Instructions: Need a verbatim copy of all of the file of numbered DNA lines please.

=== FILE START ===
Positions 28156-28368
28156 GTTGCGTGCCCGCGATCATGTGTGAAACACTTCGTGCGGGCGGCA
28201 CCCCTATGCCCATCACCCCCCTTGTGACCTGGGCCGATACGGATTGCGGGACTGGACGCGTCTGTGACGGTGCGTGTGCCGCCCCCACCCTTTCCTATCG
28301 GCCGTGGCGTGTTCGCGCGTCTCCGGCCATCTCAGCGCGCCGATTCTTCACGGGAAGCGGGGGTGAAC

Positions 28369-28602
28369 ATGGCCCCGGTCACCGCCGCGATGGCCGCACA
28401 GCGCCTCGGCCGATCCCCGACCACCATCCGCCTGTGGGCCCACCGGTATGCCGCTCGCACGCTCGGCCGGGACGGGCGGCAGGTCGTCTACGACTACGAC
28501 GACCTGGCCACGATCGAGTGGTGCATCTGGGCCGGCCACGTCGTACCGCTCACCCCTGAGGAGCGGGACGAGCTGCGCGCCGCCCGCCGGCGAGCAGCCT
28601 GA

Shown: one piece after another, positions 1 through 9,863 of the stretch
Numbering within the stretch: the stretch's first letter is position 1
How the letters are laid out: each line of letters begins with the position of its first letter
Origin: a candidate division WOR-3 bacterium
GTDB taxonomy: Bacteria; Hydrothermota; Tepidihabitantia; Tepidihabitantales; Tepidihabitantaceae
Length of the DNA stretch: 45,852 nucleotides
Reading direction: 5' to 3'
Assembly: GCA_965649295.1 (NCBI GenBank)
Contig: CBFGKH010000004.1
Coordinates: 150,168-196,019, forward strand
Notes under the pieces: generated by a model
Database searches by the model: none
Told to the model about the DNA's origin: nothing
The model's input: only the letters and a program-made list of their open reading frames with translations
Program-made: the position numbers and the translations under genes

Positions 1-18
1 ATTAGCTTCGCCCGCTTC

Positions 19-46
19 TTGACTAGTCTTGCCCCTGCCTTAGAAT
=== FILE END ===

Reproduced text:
Positions 28156-28368
28156 GTTGCGTGCCCGCGATCATGTGTGAAACACTTCGTGCGGGCGGCA
28201 CCCCTATGCCCATCACCCCCCTTGTGACCTGGGCCGATACGGATTGCGGGACTGGACGCGTCTGTGACGGTGCGTGTGCCGCCCCCACCCTTTCCTATCG
28301 GCCGTGGCGTGTTCGCGCGTCTCCGGCCATCTCAGCGCGCCGATTCTTCACGGGAAGCGGGGGTGAAC

Positions 28369-28602
28369 ATGGCCCCGGTCACCGCCGCGATGGCCGCACA
28401 GCGCCTCGGCCGATCCCCGACCACCATCCGCCTGTGGGCCCACCGGTATGCCGCTCGCACGCTCGGCCGGGACGGGCGGCAGGTCGTCTACGACTACGAC
28501 GACCTGGCCACGATCGAGTGGTGCATCTGGGCCGGCCACGTCGTACCGCTCACCCCTGAGGAGCGGGACGAGCTGCGCGCCGCCCGCCGGCGAGCAGCCT
28601 GA

Shown: one piece after another, positions 1 through 9,863 of the stretch
Numbering within the stretch: the stretch's first letter is position 1
How the letters are laid out: each line of letters begins with the position of its first letter
Origin: a candidate division WOR-3 bacterium
GTDB taxonomy: Bacteria; Hydrothermota; Tepidihabitantia; Tepidihabitantales; Tepidihabitantaceae
Length of the DNA stretch: 45,852 nucleotides
Reading direction: 5' to 3'
Assembly: GCA_965649295.1 (NCBI GenBank)
Contig: CBFGKH010000004.1
Coordinates: 150,168-196,019, forward strand
Notes under the pieces: generated by a model
Database searches by the model: none
Told to the model about the DNA's origin: nothing
The model's input: only the letters and a program-made list of their open reading frames with translations
Program-made: the position numbers and the translations under genes

Positions 1-18
1 ATTAGCTTCGCCCGCTTC

Positions 19-46
19 TTGACTAGTCTTGCCCCTGCCTTAGAAT